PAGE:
- The Washington Times - Wednesday, November 3, 2004

BALTIMORE (AP) — Some burglars are taking to rooftops — shinnying down ventilation shafts to infiltrate businesses or cutting their way in with portable tools — in an apparent effort to evade ground-floor alarm systems.

Police in Howard, Anne Arundel, Carroll and Baltimore counties have reported a rash of rooftop break-ins over the past several months, according to a report in the Baltimore Sun.

In Glenwood, a community in western Howard County, a burglar climbed down a ventilation shaft and entered Fafi’s dry-cleaning shop three weeks ago without tripping alarms — but netted only about $30 from a cash register.

Days later, the same technique was used to burglarize two Anne Arundel County dry cleaners.

In a more sophisticated approach, a burglar in March cut a hole in the roof of Mangia’s Italian Grill and Sports Cafe in Woodstock, crawled above a drop ceiling and climbed down into the manager’s office without triggering alarms. The burglar cracked open a safe, stole an unspecified amount of cash and left the way he had entered.

A day later, Rocky Run Tap & Grill in Columbia was struck using the same method.

“It was very creative,” Rocky Run co-owner Burt Donnelly told the Sun. “It’s something that we as restaurant owners never dreamt of happening. We never dreamt somebody would come equipped with the equipment to chop a hole in the [roof]. It was very innovative. I hate to say that.”

Other counties have experienced similar incidents.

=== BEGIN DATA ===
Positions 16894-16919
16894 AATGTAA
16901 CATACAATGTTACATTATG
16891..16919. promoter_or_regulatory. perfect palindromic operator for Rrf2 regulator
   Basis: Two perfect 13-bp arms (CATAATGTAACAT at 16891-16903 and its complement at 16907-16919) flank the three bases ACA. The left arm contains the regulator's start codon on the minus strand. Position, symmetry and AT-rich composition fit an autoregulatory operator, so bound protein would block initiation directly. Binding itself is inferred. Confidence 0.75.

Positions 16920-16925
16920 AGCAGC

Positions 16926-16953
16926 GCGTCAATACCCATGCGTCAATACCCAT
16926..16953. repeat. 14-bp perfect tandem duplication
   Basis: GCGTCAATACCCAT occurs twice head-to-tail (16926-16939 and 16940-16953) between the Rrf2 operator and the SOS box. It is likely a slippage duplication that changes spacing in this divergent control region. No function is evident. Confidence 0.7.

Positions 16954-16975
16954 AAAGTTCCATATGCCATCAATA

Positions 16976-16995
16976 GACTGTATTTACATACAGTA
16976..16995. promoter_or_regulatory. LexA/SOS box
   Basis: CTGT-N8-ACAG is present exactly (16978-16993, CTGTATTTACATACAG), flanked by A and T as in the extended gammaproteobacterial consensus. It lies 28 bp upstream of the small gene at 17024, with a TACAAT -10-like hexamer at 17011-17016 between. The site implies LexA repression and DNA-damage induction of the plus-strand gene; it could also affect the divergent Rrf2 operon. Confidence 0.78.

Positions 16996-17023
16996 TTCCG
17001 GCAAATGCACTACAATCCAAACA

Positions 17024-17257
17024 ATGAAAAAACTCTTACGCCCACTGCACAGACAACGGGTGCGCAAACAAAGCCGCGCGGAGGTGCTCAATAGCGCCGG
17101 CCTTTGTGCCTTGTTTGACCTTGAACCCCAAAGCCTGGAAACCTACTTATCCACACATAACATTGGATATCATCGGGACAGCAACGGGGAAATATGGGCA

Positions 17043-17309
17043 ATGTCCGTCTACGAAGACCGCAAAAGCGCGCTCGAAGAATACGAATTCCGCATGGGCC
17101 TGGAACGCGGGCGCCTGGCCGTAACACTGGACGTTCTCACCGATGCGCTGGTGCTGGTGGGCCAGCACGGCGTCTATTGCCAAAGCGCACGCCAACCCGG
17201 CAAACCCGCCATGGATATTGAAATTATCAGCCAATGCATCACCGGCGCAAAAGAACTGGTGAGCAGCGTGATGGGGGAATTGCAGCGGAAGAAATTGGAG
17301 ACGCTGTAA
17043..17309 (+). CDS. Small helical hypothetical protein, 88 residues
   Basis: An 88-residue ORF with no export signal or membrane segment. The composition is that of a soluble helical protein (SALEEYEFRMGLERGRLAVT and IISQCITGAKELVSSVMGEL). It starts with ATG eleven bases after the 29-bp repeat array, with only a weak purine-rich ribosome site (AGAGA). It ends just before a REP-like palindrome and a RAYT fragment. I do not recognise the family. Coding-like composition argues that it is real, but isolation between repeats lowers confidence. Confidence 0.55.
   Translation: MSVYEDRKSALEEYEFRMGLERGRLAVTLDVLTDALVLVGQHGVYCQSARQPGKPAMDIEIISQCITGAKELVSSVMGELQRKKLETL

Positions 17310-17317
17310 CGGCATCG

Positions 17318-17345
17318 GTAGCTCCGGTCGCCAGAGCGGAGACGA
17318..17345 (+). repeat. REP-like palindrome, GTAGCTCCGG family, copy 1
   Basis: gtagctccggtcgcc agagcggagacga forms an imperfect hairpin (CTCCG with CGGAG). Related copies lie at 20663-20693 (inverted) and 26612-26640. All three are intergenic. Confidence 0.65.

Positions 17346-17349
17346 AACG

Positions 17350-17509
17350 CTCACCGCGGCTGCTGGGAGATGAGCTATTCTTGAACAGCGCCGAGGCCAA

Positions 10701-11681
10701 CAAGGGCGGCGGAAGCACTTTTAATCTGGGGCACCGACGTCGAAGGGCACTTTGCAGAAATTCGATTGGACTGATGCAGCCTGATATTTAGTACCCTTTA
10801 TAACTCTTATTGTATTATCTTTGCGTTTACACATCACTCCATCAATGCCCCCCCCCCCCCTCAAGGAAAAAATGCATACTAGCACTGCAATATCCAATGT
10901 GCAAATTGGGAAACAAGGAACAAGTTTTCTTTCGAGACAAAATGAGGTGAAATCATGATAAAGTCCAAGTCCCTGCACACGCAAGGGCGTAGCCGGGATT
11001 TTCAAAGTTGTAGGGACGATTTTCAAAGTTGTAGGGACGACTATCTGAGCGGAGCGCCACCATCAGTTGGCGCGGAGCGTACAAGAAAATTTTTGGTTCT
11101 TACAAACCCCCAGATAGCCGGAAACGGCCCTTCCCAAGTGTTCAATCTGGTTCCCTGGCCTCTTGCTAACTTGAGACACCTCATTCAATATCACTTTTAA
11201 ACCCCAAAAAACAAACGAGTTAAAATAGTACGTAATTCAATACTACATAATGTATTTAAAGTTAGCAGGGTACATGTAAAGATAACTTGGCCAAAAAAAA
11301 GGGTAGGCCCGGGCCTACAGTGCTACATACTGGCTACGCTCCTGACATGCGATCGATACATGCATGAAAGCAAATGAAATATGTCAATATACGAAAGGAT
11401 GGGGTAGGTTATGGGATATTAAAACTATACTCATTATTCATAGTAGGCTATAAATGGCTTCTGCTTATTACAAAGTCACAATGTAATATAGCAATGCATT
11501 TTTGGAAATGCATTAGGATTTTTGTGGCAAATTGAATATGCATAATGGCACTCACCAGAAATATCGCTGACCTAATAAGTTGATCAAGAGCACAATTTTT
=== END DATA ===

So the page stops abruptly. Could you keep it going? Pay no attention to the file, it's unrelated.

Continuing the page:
This month, a Carroll County dry cleaner fell victim to a prowler who sneaked down its ventilation shaft. Baltimore County businesses have been burglarized four times this year from rooftop entries, police said. In one incident, someone cut a hole in the roof of the Hereford Pharmacy in Parkton in northern Baltimore County and stole a cache of prescription drugs, a store manager said.

Police have not made any arrests in these burglaries, but say some may be connected.

Security experts say rooftop burglaries remain uncommon, but that there are ways to secure a building, including low-cost measures such as blocking shafts using sturdy metal bars, and high-tech gadgets like video surveillance, photoelectric beams, motion detectors or vibration sensors on a roof.

Unfortunately, such measures are usually adopted after a business owner has been burglarized, said Jeff Smith, commercial sales and installation manager for Vintage Security in Columbia.

“That’s the shame of our business,” Mr. Smith said. “I couldn’t tell you how many calls we get after somebody breaks in.”

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